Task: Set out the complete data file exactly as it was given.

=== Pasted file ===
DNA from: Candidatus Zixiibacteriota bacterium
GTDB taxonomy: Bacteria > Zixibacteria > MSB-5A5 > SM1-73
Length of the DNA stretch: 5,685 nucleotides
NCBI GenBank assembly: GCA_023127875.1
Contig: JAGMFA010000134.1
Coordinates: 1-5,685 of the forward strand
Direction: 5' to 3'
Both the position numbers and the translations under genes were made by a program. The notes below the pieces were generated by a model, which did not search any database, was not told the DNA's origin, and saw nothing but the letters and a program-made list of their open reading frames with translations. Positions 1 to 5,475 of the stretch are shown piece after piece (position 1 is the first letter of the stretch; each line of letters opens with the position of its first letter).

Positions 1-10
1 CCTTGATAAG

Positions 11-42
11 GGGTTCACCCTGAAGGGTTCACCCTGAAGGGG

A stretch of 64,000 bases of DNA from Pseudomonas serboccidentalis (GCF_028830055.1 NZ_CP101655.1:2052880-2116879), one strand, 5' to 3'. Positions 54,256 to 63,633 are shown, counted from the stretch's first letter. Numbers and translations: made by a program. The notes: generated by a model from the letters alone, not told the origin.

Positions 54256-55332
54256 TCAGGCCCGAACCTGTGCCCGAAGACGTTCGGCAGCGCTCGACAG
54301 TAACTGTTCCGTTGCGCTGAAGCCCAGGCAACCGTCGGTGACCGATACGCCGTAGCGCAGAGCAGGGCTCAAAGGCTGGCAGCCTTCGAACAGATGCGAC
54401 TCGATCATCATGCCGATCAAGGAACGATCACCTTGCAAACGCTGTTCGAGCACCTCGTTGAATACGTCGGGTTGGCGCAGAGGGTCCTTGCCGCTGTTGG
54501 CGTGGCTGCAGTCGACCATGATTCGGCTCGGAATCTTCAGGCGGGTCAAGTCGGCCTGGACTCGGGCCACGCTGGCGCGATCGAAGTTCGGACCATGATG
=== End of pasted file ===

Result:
DNA from: Candidatus Zixiibacteriota bacterium
GTDB taxonomy: Bacteria > Zixibacteria > MSB-5A5 > SM1-73
Length of the DNA stretch: 5,685 nucleotides
NCBI GenBank assembly: GCA_023127875.1
Contig: JAGMFA010000134.1
Coordinates: 1-5,685 of the forward strand
Direction: 5' to 3'
Both the position numbers and the translations under genes were made by a program. The notes below the pieces were generated by a model, which did not search any database, was not told the DNA's origin, and saw nothing but the letters and a program-made list of their open reading frames with translations. Positions 1 to 5,475 of the stretch are shown piece after piece (position 1 is the first letter of the stretch; each line of letters opens with the position of its first letter).

Positions 1-10
1 CCTTGATAAG

Positions 11-42
11 GGGTTCACCCTGAAGGGTTCACCCTGAAGGGG

A stretch of 64,000 bases of DNA from Pseudomonas serboccidentalis (GCF_028830055.1 NZ_CP101655.1:2052880-2116879), one strand, 5' to 3'. Positions 54,256 to 63,633 are shown, counted from the stretch's first letter. Numbers and translations: made by a program. The notes: generated by a model from the letters alone, not told the origin.

Positions 54256-55332
54256 TCAGGCCCGAACCTGTGCCCGAAGACGTTCGGCAGCGCTCGACAG
54301 TAACTGTTCCGTTGCGCTGAAGCCCAGGCAACCGTCGGTGACCGATACGCCGTAGCGCAGAGCAGGGCTCAAAGGCTGGCAGCCTTCGAACAGATGCGAC
54401 TCGATCATCATGCCGATCAAGGAACGATCACCTTGCAAACGCTGTTCGAGCACCTCGTTGAATACGTCGGGTTGGCGCAGAGGGTCCTTGCCGCTGTTGG
54501 CGTGGCTGCAGTCGACCATGATTCGGCTCGGAATCTTCAGGCGGGTCAAGTCGGCCTGGACTCGGGCCACGCTGGCGCGATCGAAGTTCGGACCATGATG